Latin American IPTV growth could be significant, barring regulatory roadblocks

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Although the line between the broadcasting and telecoms industries is blurring, regulations have not kept up and this has significantly impacted the growth of IPTV services in Latin America, new research from Business Monitor International has revealed. However, growth is in sight for the next-gen TV technology--if regulators get out of the way.

Conventional forms of pay-TV services, such as cable and satellite, continue to dominate the region. BMI estimates that there were less than 400,000 IPTV subscribers in the Latin America region at the end of 2010, but identified that there is significant growth potential in Latin America considering that the number of IPTV subscribers represents only a small percentage of the region's total population.

One caveat lies in regulatory issues. "However, we do note that there are mixed risks to our forecast scenario as the nascent industry is heavily dependent on how quickly regulations are amended to allow companies to expand products and services," the research company said.

BMI notes that positive developments have been made due to governments and companies' ongoing efforts to advance changes to existing IPTV regulations, albeit at a gradual pace that sometimes borders on the verge of stagnation. For example, Brazil's Bill PLC 116 (previously known as Bill PL 29) has been in the making for more than three years. However, at the time of writing, the set of regulations, which would allow Brazilian telecoms operators to offer IPTV services and enable greater participation in the country's pay-TV industry from foreign cable companies, has yet to be approved. Companies in other countries in the region are also facing similar challenges and are struggling to take advantage of Latin America's growing broadband subscriber base.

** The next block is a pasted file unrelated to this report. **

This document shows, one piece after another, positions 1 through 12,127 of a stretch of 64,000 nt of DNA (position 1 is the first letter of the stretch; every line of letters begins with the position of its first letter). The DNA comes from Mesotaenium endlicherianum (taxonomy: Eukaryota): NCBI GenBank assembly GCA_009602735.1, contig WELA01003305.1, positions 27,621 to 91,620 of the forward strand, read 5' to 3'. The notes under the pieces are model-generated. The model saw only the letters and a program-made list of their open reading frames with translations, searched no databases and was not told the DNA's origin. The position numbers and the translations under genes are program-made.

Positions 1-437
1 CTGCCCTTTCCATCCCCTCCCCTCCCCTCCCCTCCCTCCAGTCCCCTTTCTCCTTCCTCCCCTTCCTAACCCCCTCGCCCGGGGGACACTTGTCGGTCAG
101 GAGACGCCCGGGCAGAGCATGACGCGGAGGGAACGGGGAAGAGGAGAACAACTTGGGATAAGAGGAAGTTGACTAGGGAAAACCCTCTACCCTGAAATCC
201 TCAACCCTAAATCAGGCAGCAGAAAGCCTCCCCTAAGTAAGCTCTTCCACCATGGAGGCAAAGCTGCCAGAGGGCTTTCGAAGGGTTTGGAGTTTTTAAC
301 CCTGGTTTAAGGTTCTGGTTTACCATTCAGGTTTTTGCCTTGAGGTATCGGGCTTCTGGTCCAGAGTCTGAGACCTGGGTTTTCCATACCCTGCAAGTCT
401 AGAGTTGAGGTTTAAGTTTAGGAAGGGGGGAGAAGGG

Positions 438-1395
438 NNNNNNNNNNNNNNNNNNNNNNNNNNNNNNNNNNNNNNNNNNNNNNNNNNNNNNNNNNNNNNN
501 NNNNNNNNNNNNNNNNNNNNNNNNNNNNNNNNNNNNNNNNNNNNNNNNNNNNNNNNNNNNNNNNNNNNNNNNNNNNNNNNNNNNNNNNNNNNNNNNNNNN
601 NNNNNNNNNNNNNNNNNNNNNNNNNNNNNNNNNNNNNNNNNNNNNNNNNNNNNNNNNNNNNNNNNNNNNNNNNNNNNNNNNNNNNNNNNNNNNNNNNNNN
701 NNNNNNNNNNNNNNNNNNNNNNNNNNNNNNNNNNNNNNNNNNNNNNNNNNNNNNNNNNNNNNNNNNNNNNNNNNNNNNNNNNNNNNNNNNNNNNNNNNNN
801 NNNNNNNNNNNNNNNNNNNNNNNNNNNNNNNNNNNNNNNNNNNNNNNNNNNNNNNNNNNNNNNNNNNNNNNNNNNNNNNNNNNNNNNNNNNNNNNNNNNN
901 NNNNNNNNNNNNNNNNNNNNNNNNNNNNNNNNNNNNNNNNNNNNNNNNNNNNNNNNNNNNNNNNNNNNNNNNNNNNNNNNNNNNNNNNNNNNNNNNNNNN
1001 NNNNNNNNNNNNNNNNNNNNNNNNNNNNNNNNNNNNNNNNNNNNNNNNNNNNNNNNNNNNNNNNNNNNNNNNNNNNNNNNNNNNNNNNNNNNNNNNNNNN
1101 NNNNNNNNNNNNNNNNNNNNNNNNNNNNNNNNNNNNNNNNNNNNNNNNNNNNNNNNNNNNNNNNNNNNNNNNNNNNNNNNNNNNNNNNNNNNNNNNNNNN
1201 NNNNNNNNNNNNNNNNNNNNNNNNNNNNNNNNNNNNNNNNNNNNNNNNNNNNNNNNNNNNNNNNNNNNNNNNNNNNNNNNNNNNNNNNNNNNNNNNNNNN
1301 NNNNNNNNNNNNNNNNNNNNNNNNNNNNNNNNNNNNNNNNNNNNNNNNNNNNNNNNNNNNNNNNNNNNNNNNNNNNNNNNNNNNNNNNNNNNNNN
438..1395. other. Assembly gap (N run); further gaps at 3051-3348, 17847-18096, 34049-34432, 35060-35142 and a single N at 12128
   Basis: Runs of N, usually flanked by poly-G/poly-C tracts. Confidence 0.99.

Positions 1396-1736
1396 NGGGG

Generally, BMI sees high-speed broadband connections becoming increasingly ubiquitous around the world. This impressive growth momentum is largely fuelled by technological advancements, strong competition between telecoms operators and aggressive marketing campaigns. With a growing broadband subscriber base on operators' books, companies are looking to offer additional products and services that can capitalise on opportunities presented by broadband capabilities-- like IPTV. Telecoms operators are eager to venture into the pay-TV industry via Internet Protocol Television (IPTV) services as a means to boost revenues by increasing number of services delivered on companies' existing network infrastructure.

IPTV also has a competitive advantage in terms of added interactivity due to the technology's use of a two-way communication channel, which could help stimulate consumer demand and apply pressure on stakeholders to push through reforms. IPTV subscribers enjoy rich features such as customised programme schedules and video- and movie-on-demand services, which are normally limited on cable and satellite pay- TV services, BMI said.
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